Neandertal populations existed in the western part of Eurasia between 500,000 and around 40,000 years ago. They are among the best known fossil relatives of humans, and DNA evidence shows that some Neandertals were among the ancestors of people today.
People killed the Carolina parakeet. An inquiry into their historic population range helps illustrate the challenges of understanding ancient human populations.
This year's highlights include ways of finding ancient relatives, how some phenotypes evolved in ancient people, and trace evidence from artifacts.
A new paper on biogeography of Neandertals and Denisovans raises ideas about the interactions of these groups.
Humans today live in visually rich environments, and it's increasingly clear that Neandertals shaped their visual environments also.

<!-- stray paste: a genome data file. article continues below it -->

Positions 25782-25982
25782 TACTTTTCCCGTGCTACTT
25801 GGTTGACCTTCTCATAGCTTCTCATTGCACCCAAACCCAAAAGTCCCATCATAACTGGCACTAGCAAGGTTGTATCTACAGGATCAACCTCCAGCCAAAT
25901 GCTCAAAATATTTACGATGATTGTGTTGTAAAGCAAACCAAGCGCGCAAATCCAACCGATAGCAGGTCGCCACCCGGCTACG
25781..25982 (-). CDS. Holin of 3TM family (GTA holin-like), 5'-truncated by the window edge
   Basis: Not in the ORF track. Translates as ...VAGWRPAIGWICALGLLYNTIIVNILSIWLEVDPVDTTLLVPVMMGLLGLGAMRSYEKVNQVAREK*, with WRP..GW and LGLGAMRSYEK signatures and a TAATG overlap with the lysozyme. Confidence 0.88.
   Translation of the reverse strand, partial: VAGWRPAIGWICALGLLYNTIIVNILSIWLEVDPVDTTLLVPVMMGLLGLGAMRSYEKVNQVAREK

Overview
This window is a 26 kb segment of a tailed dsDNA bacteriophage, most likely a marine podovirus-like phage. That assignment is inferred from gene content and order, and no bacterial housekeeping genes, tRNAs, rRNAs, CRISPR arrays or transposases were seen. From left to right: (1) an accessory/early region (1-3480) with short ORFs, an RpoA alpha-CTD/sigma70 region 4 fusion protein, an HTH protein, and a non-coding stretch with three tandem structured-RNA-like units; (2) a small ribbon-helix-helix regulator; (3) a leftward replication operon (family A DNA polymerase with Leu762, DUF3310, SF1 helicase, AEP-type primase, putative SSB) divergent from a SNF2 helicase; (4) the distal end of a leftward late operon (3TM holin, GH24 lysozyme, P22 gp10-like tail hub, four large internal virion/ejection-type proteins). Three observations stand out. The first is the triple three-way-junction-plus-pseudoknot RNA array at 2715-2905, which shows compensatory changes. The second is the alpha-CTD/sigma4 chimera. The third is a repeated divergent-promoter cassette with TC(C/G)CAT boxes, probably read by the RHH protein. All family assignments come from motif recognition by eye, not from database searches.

Analysis of dental cementum is yielding new insights into the ages when ancient people faced significant physiological stresses.
Research has started to show the ways that introgressed genes from Neandertals affect brain shape in living people.
Changes in the sky have been important to peoples throughout the world. That connection may go back much further than our species.
A 33,000-year-old case of an amputated leg prompts comparisons to earlier Neandertal instances of amputation.
Fragments representing people who lived just before Skhūl and Qafzeh seem outside the expectations for these “early modern humans” or for Neandertals.
Looking at a fascinating new study that finds mixtures of different plants within ancient morsels of charred foods.